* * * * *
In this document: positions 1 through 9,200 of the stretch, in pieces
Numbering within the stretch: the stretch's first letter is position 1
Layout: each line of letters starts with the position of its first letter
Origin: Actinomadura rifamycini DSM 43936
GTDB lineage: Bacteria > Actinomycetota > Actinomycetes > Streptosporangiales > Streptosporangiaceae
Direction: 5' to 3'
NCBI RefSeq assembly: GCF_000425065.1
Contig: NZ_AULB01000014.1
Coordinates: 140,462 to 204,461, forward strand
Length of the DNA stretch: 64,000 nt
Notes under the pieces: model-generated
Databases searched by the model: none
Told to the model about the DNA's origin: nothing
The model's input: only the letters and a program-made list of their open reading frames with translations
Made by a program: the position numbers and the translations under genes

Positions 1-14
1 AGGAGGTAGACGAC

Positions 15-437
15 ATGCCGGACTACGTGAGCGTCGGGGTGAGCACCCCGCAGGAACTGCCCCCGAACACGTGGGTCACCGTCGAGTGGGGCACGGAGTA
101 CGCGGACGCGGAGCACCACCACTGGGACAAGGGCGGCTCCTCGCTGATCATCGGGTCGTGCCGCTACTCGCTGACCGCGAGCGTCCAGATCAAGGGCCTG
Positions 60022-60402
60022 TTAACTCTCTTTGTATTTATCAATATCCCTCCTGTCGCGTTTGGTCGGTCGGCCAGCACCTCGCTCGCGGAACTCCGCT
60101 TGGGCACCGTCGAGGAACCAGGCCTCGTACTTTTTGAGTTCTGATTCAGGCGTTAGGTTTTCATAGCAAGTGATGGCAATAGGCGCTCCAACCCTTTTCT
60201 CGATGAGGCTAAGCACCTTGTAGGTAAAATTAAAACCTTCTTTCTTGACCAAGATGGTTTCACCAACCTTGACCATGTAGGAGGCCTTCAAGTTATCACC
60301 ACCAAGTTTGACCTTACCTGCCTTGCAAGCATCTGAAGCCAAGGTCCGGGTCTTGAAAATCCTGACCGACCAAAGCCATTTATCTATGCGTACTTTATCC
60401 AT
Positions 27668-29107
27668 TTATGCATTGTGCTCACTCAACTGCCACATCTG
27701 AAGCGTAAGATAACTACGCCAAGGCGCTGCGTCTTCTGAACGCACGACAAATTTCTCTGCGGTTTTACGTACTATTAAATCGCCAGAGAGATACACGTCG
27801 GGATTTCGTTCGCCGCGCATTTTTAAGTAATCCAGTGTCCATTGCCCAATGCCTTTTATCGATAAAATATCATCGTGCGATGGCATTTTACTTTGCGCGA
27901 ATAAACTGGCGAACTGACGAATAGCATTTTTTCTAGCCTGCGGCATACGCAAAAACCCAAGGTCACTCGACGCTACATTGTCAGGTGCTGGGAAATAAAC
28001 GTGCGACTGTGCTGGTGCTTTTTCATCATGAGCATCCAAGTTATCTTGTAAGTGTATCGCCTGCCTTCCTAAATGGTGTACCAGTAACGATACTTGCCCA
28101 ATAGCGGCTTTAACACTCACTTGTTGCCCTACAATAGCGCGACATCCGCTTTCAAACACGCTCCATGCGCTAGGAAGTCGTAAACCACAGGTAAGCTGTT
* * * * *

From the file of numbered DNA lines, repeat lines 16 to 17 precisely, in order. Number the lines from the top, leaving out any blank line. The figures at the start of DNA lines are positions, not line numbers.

Positions 1-14
1 AGGAGGTAGACGAC